TTT&T: Do You Smell Something Besides Wine?

Smelling  wine can sometimes be the hardest part for people who are just getting into wine because the immediate reaction is often that the wine doesn’t smell like anything…except wine.  Trust me, I completely understand the feeling.  However, often, there are other characteristics, and you can teach yourself to identify those scents, even if it’s just a handful, fairly easily.  It’s all about training your sensory perception. 

For me, training my sense of smell is a constant work in progress.  My kitchen counter is filled with spice bottles that I smell at least twice a day (pic to come).  I will occasionally ask Hubby to blind test me, which always is a lot of fun, even though I sometimes confuse my smells.  However, by practicing, I’ve really been to able improve sense of smell, which has translated into a drastic change in my ability to differentiate smells in wine. 

If you’re interested in seeing if you can do this, or even if you already can pick out smells but could improve your skills (can you tell the difference between anise and fennel or do you just smell licorice?), start small.  Pick something that you often read about being in wine—cherries, vanilla, limes, butter—but haven’t been able to identify on your own.  Smell it or eat it…and do this slowly and deliberately.  I close my eyes because it helps me focus.  The key is to really think about what you’re smelling.  If possible, do this twice a day for a week.  Really familiarize yourself with the smell.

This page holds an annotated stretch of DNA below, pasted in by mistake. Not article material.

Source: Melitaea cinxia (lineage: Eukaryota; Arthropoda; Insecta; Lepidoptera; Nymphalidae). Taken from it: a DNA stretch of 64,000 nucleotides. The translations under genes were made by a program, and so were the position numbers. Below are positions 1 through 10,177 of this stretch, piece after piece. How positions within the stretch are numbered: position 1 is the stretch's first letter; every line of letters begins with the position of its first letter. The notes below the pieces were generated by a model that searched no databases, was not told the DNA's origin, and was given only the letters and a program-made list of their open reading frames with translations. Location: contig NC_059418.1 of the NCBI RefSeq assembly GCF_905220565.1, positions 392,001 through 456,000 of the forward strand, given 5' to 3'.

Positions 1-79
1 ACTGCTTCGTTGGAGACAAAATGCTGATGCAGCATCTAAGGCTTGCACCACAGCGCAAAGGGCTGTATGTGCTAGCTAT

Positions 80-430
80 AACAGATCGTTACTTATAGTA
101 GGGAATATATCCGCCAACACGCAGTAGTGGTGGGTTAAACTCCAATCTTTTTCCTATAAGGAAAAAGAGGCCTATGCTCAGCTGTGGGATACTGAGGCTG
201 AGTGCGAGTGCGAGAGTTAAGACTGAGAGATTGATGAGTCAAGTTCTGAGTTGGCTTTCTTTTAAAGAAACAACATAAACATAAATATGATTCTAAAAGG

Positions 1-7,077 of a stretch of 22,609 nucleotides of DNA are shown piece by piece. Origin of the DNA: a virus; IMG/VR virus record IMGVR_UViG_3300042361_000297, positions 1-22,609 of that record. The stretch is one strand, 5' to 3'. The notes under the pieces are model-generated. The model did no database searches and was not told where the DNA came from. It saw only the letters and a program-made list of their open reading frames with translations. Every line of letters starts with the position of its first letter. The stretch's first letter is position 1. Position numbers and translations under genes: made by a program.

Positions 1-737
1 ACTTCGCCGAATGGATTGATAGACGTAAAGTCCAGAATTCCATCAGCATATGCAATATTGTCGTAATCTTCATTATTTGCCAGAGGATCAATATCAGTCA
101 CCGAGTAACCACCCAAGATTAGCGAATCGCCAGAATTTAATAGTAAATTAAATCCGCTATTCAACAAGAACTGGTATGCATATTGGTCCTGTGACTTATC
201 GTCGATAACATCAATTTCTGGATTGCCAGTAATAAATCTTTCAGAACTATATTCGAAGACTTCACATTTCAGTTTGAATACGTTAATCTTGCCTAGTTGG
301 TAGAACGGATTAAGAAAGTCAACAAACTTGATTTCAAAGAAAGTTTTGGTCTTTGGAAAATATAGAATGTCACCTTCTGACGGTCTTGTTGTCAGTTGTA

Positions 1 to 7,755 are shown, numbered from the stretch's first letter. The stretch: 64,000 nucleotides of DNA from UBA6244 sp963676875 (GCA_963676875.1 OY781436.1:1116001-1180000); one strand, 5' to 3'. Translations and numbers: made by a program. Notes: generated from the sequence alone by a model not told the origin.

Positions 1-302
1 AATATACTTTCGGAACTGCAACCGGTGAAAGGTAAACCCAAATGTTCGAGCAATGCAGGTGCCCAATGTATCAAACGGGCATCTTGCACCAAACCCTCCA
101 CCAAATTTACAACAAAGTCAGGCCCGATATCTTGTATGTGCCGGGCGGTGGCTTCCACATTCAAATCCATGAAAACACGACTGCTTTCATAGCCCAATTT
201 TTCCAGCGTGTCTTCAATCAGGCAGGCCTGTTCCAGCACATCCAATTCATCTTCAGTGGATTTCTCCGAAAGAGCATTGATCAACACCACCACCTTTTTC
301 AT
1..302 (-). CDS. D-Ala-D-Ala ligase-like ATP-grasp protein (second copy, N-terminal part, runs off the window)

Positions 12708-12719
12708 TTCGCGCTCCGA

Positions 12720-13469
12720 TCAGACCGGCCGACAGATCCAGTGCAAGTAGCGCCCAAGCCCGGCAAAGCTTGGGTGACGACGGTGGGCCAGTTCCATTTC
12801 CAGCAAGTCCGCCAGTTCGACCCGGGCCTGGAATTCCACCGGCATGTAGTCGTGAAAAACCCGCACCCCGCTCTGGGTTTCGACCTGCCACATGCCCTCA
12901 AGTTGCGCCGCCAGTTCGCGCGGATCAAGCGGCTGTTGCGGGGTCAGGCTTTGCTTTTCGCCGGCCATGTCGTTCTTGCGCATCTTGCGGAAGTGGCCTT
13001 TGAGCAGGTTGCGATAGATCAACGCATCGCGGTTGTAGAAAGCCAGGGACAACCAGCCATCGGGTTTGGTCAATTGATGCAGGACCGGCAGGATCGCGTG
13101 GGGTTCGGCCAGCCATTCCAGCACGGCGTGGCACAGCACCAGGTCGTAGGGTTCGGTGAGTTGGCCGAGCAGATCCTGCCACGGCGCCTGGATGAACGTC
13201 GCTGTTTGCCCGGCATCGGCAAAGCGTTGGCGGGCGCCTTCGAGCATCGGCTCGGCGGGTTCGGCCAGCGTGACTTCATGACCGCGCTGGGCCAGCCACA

After you’ve committed the smell to memory, grab a glass of wine that you saw “smelled like cherries” or  “bursts with lime,” whatever smell it is that you’ve been studying.   Don’t pick something that only “hints” of the smell, unless you’re ready for a big challenge.  Once you have your wine, swirl your glass, place your nose close to the glass (or sometimes even inside the glass), and inhale deeply.  Do you recognize the smell you were working with?  If not, swirl your wine and try again.  Still not picking out the smell?  Try taking a whiff of whatever you’ve been practicing with.  Let you nose clear for a moment.  Then, sniff the wine.  What about now?  If not, don’t despair.  Just keep trying.  This is all about practice.    

Next week, I’ll actually talk about what you can tell from wine aromas, so hang tight and in the meantime, keep sniffing.

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